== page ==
Then study the lesson and decide how you want to teach the children the scriptural account. (See “Preparing Your Lessons,” pp. vi–vii, and “Teaching the Scriptural and Historical Accounts,” pp. vii–ix.)
Select the discussion questions and enrichment activities that will involve the children and best help them achieve the purpose of the lesson.
Prepare the following wordstrips:
I can strengthen my testimony that—
Jesus Christ is Heavenly Father’s Son and our Savior.
Joseph Smith was the prophet through whom Jesus Christ restored his church to the earth.
The Book of Mormon is true.
The Church of Jesus Christ of Latter-day Saints is the only true church.
We are led by a living prophet today.
A Book of Mormon, a Doctrine and Covenants, and a Pearl of Great Price for each child.
A few reference books such as a dictionary or encyclopedia, magazines such as the Friend, or schoolbooks appropriate to be shown in Primary.
A picture of the living prophet (from the meetinghouse library or a Church magazine); selected pictures from previous lessons to illustrate the events you review while teaching the scriptural account.
Suggested Lesson Development
Invite a child to give the opening prayer.
Write the word knowledge on the chalkboard.
How do you learn new things or obtain knowledge?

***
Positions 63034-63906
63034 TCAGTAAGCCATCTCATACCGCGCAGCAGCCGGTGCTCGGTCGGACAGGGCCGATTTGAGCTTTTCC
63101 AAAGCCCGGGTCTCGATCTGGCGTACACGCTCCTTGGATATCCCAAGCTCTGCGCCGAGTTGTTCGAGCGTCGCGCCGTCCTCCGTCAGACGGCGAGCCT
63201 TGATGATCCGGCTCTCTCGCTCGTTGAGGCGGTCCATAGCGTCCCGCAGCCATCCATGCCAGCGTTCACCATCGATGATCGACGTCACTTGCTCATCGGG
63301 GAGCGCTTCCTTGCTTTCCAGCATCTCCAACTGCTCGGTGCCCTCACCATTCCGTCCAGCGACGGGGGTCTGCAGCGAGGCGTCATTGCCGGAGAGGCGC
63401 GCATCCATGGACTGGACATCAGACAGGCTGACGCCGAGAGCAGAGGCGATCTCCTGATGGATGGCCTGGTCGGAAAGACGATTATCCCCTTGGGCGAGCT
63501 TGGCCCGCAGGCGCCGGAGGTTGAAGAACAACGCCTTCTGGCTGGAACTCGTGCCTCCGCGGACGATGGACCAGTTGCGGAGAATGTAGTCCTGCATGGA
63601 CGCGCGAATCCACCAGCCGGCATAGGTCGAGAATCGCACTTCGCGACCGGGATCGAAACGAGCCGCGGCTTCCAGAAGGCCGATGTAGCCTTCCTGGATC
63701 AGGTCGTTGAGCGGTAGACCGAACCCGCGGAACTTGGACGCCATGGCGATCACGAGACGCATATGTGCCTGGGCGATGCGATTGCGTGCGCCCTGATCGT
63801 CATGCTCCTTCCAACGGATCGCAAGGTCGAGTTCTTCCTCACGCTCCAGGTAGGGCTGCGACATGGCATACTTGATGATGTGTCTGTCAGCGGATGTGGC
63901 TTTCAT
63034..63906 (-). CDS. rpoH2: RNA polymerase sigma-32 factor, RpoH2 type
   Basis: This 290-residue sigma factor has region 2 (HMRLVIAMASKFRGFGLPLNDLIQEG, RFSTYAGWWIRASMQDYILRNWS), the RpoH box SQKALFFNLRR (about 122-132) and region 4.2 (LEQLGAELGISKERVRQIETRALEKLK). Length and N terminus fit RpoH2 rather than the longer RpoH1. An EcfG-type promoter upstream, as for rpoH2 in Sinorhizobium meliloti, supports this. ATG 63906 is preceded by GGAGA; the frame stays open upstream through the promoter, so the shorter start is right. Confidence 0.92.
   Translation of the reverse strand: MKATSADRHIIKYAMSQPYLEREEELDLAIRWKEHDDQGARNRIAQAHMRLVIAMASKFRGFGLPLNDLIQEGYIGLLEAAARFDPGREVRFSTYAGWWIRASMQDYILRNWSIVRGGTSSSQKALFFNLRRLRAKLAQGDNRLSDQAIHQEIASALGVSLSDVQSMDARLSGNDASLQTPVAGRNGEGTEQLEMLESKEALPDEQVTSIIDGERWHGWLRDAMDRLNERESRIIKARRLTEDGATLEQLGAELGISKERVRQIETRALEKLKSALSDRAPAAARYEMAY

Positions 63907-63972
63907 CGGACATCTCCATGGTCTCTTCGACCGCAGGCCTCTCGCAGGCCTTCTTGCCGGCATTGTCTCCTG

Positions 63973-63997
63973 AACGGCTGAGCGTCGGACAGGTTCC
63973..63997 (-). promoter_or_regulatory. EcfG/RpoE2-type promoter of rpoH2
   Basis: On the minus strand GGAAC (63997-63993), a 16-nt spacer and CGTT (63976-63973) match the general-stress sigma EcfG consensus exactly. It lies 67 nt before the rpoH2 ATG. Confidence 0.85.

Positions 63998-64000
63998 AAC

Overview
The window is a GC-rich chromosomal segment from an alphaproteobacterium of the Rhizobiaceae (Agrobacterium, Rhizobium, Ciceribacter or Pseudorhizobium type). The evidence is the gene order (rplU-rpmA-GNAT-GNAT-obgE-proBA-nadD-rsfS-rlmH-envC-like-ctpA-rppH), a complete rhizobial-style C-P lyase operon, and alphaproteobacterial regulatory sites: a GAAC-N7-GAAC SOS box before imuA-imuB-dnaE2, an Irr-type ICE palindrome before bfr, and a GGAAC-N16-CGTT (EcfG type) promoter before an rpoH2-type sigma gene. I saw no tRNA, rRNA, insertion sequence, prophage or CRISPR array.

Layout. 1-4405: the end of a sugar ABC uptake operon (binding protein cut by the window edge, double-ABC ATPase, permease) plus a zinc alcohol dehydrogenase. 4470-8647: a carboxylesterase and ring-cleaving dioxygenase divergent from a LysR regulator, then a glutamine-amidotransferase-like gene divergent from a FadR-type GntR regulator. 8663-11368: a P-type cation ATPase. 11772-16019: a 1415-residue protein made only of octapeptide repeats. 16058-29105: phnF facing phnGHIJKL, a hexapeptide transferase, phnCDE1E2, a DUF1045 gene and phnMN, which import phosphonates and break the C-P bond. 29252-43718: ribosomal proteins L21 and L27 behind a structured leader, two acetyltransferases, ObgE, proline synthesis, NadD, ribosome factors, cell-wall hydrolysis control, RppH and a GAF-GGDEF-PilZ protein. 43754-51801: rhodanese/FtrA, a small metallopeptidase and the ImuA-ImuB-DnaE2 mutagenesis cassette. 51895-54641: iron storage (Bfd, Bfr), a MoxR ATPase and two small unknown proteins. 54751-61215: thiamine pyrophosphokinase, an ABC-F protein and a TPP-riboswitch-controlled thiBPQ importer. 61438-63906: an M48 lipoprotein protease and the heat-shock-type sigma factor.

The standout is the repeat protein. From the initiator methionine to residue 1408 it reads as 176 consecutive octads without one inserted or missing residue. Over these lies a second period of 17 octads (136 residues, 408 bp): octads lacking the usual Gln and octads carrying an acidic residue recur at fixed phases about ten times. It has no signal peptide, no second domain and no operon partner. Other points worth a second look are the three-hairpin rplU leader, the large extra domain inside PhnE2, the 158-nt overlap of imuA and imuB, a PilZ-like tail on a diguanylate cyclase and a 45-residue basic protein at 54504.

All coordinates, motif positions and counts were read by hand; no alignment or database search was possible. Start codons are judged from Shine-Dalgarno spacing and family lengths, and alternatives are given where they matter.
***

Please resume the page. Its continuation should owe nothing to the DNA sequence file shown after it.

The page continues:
Give the reference books, magazines, or schoolbooks to the children and let them quickly find some fact they can briefly share with the class. (If you have more children than books, let the children work in teams.) Allow the children to share their facts with the class. Explain that gaining knowledge is important, but knowing that the gospel of Jesus Christ is true is the most important knowledge. This knowledge is called a testimony. Write the word testimony next to the word knowledge on the chalkboard.
How do you gain a testimony?
Read 2 Nephi 28:30 with the children and discuss what this verse means. Explain that we gain our testimonies of the gospel a little at a time. As we learn a few things about the gospel and live accordingly, we will learn more and strengthen our faith in what we have already learned. As we live the principles of the gospel, the Holy Ghost will help us know that they are true. Ask the children to listen to the following quotation to see how President Joseph F. Smith, the sixth President of the Church, gained his testimony. Read or have a child read the quotation: